"How Class Works" Conference

Jun 5 2008 9:00 am
Jun 7 2008 6:00 am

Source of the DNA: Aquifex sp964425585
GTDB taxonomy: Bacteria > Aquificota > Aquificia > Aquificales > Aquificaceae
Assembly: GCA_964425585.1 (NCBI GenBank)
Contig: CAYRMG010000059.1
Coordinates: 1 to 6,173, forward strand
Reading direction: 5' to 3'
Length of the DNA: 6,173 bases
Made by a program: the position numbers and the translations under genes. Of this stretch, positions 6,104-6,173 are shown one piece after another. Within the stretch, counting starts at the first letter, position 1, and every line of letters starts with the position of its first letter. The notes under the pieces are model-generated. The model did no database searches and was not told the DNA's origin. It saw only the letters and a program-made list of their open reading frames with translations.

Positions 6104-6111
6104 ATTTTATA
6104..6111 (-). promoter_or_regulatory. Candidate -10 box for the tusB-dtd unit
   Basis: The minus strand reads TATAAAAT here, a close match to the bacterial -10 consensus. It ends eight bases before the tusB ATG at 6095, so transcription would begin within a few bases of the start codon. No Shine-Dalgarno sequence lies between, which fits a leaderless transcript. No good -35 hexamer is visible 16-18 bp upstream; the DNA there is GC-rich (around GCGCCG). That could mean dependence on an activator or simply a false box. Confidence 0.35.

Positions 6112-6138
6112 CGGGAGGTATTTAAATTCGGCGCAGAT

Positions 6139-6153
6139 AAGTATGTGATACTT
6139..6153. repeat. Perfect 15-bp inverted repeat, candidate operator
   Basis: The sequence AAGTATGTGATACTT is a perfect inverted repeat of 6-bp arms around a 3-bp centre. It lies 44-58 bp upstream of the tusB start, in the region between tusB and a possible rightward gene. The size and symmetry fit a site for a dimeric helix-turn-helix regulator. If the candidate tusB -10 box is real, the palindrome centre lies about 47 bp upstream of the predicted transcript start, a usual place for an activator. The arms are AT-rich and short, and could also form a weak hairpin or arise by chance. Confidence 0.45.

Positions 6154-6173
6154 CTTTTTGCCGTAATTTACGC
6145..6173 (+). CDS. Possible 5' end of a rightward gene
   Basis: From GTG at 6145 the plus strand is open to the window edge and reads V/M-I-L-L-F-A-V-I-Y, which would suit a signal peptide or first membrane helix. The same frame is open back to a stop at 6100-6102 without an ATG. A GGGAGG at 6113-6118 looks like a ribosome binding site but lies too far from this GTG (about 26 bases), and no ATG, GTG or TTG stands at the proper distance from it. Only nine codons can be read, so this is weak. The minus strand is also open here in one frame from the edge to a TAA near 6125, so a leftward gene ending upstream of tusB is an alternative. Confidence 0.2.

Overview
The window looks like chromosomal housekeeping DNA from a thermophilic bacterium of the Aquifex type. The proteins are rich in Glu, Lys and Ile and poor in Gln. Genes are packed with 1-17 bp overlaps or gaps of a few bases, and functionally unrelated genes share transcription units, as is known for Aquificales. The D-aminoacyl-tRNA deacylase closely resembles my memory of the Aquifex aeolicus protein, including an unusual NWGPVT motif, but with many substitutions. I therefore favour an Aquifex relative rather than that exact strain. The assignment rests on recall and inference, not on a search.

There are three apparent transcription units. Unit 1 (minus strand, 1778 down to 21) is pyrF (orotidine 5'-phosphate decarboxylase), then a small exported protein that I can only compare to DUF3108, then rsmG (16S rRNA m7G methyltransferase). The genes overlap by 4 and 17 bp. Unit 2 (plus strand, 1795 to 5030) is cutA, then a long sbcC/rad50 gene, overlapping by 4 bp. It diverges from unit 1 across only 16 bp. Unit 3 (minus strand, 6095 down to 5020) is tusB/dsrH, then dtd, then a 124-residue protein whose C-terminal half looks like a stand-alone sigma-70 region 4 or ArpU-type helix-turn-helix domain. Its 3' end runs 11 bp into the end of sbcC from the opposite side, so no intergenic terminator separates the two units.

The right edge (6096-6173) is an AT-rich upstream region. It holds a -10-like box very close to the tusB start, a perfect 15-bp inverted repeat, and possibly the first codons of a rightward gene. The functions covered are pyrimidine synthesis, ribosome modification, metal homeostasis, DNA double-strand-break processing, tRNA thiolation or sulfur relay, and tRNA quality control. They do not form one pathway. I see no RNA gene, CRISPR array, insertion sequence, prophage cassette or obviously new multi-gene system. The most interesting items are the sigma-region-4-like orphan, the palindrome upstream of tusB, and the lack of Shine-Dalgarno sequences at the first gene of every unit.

HOW CLASS WORKS — 2008 A Conference at SUNY Stony Brook June 5-7, 2008 The Center for Study of Working Class Life is pleased to announce the How Class Works – 2008 Conference, to be held at the State University of New York at Stony Brook, June 5 - 7, 2008. Purpose and orientation : The conference seeks to explore ways in which an explicit recognition of class helps to understand the social world in which we live, and ways in which analysis of society can deepen our understanding of class as a social relationship. Presentations should take as their point of reference the lived experience of class; proposed theoretical contributions should be rooted in and illuminate social realities. Conference themes : The conference welcomes proposals for presentations that advance our understanding of any of the following themes: The mosaic of class, race, and gender. To explore how class shapes racial, gender, and ethnic experience and how different racial, gender, and ethnic experiences within various classes shape the meaning of class. Special focus: the legacy of Theodore W. Allen's work on the invention of the white race and its implications in the new racial and ethnic mix of 21 st century U.S. society. Class, power, and social structure. To explore the social content of working, middle, and capitalist classes in terms of various aspects of power; to explore ways in which class and structures of power interact, at the workplace and in the broader society. Class and community. To explore ways in which class operates outside the workplace in the communities where people of various classes live. Class in a global economy. To explore how class identity and class dynamics are influenced by globalization, including experience of cross-border organizing, capitalist class dynamics, international labor standards. Middle class? Working class? What's the difference and why does it matter? To explore the claim that the U.S. is a middle class society and contrast it with the notion that the working class is the majority; to explore the relationships between the middle class and the working class, and between the middle class and the capitalist class. Class, public policy, and electoral politics. To explore how class affects public policy, with special attention to health care, the criminal justice system, labor law, poverty, tax and other economic policy, housing, and education; to explore the place of electoral politics in the arrangement of class forces on policy matters. Special focus: class, health, and health care. Class and culture: To explore ways in which culture transmits and transforms class dynamics. Pedagogy of class. To explore techniques and materials useful for teaching about class, at K-12 levels, in college and university courses, and in labor studies and adult education courses. Conference registration and housing reservations is be possible after February 15, 2008. Details and updates will be posted at http://www.workingclass.sunysb.edu Conference coordinator : Michael Zweig Director, Center for Study of Working Class Life Department of Economics State University of New York Stony Brook, NY 11794-4384 631.632.7536 michael.zweig@stonybrook.edu http://www.sunysb.edu/workingclass/conference/2008/cfp.shtml